Claude cannot decide whether to try to change the troubled society in which he lives or to make personal compromises. It bothers him that his anglophone, Jewish girlfriend Barbara (Barbara Ulrich) is more concerned with her theatre career than with social issues and questions of self-identity. Claude leaves Montreal for the countryside to reflect on the situation. In his isolation, he finds his ties to Barbara gradually loosening. As time slowly passes, their love fades. —The Film Reference Library
Gilles Groulx grew up in a working-class family with 14 children. After studying business in school, he went to work in an office but found the white-collar environment too stultifying. Deciding that the only way out was to become an intellectual, he attended the “École du meuble” for a time and was a supporter of Borduas’ automatiste movement. He also made 8mm amateur films, which landed him a job as picture editor in the news department of the CBC. After three short personal films that confirmed his talent, he was hired by the NFB at the beginning of the Candid Eye movement in 1956.
His first film with the NFB was Les Raquetteurs (1958). Co-directed with Michel Brault, it employed the candid eye approach and was a landmark film. With Golden Gloves in 1961, Groulx’s focus shifted from the crowd to the individual, but still showing the individual in his environment.
Voir Miami (1962) revealed Groulx’s poetic side. Although it presents an indictment of contemporary America… read more
The two protagonists lack movement, and true emotions. By being wooden, their angst and suffering seem unbelievable. Even Coltrane's jazz score is not enough to bring the mood of this film nor the character's emotions up a few notches.
If I might add; Godbout and Ulrich are basically playing themselves and even seem to act a little like normal people “act” when they know they're being filmed, which adds a layer of authenticity that is totally in-sync with the documentary style of the film (especially since many people act out in documentaries). Those aspects make the characters and their predicaments feel so much more real and affecting. If their performances were any more “emotional” it would be dissonant with the cinéma direct aesthetic and the acting would therefore feel too cinematic and fake.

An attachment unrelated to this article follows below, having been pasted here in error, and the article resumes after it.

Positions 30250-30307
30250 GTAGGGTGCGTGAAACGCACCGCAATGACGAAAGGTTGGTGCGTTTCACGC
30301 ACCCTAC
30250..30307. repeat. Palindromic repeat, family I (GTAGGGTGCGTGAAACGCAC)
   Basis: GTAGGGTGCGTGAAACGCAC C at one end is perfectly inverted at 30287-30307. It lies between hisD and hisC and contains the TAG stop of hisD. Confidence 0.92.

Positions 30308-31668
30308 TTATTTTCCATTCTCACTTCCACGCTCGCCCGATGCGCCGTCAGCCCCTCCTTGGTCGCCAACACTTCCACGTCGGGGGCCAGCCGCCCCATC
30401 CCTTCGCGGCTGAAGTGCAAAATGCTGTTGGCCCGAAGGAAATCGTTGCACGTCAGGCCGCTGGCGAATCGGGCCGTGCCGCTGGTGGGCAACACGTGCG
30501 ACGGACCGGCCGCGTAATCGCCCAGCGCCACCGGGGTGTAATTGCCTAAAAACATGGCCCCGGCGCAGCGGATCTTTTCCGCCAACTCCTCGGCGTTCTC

I disagree a 100% with the assertion that “whole idea of a romance film is to be cinematic and not normal”, I find that extremely reductive. A realistic and “normal” romance can be just as compelling as a cinematic one. And just to be clear, yes, cinematic as opposed to realistic, but I also realize documentaries and documentary-style fiction films are cinematic in their own way and LCDLS has its un-documentary-like moments. Furthermore, Le chat dans le sac is far from just a romance film and it's certainly not a typical one. I find it hard to fault a film for something it doesn't even try to be. For a first feature made with a pocket of change (supposed to be used to make an unrelated short), this is a remarkably accomplished movie. Also, what's wrong with student films? I've seen some that were much better than a lot of “professional” dreck that can be seen in the theater.
There is an exception to this. "One Potato Two Potato" was an indie film from the 1960s. It was a love story without the romance like Le Chat dans le Sac, but the characters in OPTP were anything but wooden, and had so much feeling. I'm sorry but my verdict on a film is always based on acting, and whether it carries the film wholeheartedly, and sorry to say but Le Chat... was not one of the good ones
Le thème et le contexte est tellement contemporain qu'on a le pressentiment que le film serait même matière à discussion aujourd'hui!Un chef-d'œuvre du cinéma québécois.
le discours a malheureusement mal vieilli... les constats d'échec, 40-50 ans plus tard, ça donne pas grand chose.